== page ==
Ever since it was first published in 2012, The Power of Habit by Charles Duhigg has become something of an icon of personal development books, cited by many — including myself — in numerous blog articles on how to change or build habits.
In simple terms, The Power of Habit claims that habits are governed by a neurological loop that consists of three elements: a cue, a routine, and a reward. The cue is anything that triggers the routine, the routine is the action that makes up the habit, and the reward is the benefit that comes out of the routine. To change or build a habit, you must manipulate the habit loop, changing the cue and the routine to achieve a similar reward as your original habit.
In the years since I first read The Power of Habit, I had tried applying this advice in my own life many times, and had failed, many times.
What I eventually realized was that in the times that I had failed to change or build a habit, I was simply just picking a habit that I had wanted to change or build, and then in an ad hoc manner choosing a new cue or routine to try and replace or build a new habit. Of course, this would always fail, because the new cue or routine was never the right one for changing or building the habit.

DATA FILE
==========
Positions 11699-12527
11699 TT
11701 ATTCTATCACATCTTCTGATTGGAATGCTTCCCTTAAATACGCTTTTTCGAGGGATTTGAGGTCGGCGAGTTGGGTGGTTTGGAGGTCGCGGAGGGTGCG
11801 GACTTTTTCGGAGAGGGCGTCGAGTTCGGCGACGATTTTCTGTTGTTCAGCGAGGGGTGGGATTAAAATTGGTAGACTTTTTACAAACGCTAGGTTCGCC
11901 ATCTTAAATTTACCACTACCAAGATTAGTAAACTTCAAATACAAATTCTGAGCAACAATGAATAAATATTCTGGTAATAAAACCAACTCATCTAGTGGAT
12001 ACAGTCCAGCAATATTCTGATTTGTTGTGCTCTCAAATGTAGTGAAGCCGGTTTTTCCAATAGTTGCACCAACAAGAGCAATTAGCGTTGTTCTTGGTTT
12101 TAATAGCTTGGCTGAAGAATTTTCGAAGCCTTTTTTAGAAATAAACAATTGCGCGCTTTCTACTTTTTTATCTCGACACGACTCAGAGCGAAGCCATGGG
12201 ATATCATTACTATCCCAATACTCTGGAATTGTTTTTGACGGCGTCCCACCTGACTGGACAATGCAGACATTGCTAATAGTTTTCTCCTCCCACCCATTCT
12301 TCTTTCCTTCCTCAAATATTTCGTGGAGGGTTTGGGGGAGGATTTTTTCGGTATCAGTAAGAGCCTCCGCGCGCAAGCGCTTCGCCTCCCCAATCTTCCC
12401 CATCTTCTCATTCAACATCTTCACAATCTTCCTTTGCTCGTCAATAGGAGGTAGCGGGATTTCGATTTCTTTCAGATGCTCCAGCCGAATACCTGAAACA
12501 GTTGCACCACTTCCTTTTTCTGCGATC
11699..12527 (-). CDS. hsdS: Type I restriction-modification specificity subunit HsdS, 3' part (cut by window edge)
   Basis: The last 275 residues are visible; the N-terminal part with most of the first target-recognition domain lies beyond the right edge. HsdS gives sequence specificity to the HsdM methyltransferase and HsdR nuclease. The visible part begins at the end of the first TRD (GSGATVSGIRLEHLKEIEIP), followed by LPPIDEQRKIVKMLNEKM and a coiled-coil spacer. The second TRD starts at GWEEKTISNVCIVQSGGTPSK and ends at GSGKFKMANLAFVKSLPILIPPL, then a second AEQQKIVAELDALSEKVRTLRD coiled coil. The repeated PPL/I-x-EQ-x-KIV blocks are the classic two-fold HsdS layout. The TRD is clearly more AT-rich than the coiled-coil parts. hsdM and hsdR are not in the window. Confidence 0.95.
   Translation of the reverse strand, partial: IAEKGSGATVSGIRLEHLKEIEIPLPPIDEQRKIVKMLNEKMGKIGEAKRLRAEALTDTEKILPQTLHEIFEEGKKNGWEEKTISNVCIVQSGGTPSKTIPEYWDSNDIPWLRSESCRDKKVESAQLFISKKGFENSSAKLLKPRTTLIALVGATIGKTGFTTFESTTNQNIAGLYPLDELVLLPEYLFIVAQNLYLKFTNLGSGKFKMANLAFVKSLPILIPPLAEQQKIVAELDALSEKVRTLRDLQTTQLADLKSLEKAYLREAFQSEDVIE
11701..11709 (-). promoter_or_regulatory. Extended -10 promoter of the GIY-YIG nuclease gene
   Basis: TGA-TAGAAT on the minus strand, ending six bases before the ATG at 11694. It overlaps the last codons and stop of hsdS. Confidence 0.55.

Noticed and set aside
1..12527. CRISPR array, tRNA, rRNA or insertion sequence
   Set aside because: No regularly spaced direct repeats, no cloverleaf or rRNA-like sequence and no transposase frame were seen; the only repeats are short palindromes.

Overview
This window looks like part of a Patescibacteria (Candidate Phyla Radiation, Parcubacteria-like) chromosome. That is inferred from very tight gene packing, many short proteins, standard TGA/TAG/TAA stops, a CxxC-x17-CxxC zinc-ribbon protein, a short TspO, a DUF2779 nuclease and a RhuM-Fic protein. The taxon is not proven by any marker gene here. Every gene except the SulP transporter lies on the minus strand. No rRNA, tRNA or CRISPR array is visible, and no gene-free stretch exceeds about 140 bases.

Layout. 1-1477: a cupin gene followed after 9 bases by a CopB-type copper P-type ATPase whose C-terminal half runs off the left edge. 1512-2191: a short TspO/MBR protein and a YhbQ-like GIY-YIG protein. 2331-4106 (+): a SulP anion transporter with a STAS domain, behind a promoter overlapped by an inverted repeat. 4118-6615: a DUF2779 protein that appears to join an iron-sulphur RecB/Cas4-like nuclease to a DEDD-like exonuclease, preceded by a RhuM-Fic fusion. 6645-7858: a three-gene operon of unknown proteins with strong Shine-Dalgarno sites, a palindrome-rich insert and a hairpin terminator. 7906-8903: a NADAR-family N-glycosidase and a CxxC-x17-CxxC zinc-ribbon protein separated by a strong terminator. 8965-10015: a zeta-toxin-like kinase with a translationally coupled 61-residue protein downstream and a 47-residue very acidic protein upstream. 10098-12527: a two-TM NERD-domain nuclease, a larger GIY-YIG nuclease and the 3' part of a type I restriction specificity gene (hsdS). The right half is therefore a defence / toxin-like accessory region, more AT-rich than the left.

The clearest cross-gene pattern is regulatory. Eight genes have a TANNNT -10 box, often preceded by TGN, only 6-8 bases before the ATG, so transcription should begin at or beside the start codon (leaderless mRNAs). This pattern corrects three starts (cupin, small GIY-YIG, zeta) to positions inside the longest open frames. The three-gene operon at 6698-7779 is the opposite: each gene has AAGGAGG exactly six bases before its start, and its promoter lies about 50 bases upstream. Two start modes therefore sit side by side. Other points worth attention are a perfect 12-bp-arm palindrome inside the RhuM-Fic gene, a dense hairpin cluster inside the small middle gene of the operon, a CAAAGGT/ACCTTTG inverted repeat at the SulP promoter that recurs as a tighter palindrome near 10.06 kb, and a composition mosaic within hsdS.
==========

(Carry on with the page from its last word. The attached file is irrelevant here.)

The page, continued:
In the times that I had been successful in changing a habit, such as when I kicked my Facebook addiction, I had never actually consciously chose a new cue or routine. Instead, it always came by accident, after countless attempts at experimenting, and trying new things until I stumbled on the right combination of a new cue and routine that would lead to a new or changed habit.
I learned that changing habits is not as simple as just picking a new cue or routine. It comes after numerous attempts with experimenting with many different cues and routines, before you find one that “just clicks”.
All of this is to say that changing or building habits will always be a struggle, and not a trivial matter. To change or build a habit, you will have to experiment — sometimes for a very long time — before you find the right conditions that will allow you to truly change or build a habit.
The purpose of the habit loop is not to offer a magic pill that will allow you to change or build any habit — and in fact, this is exactly what Charles Duhigg says. Instead, the habit loop is like a tool that will provide you with better insight on how habits work, and will help you know how to approach changing habits, and when you have found the right formula to change or build a habit.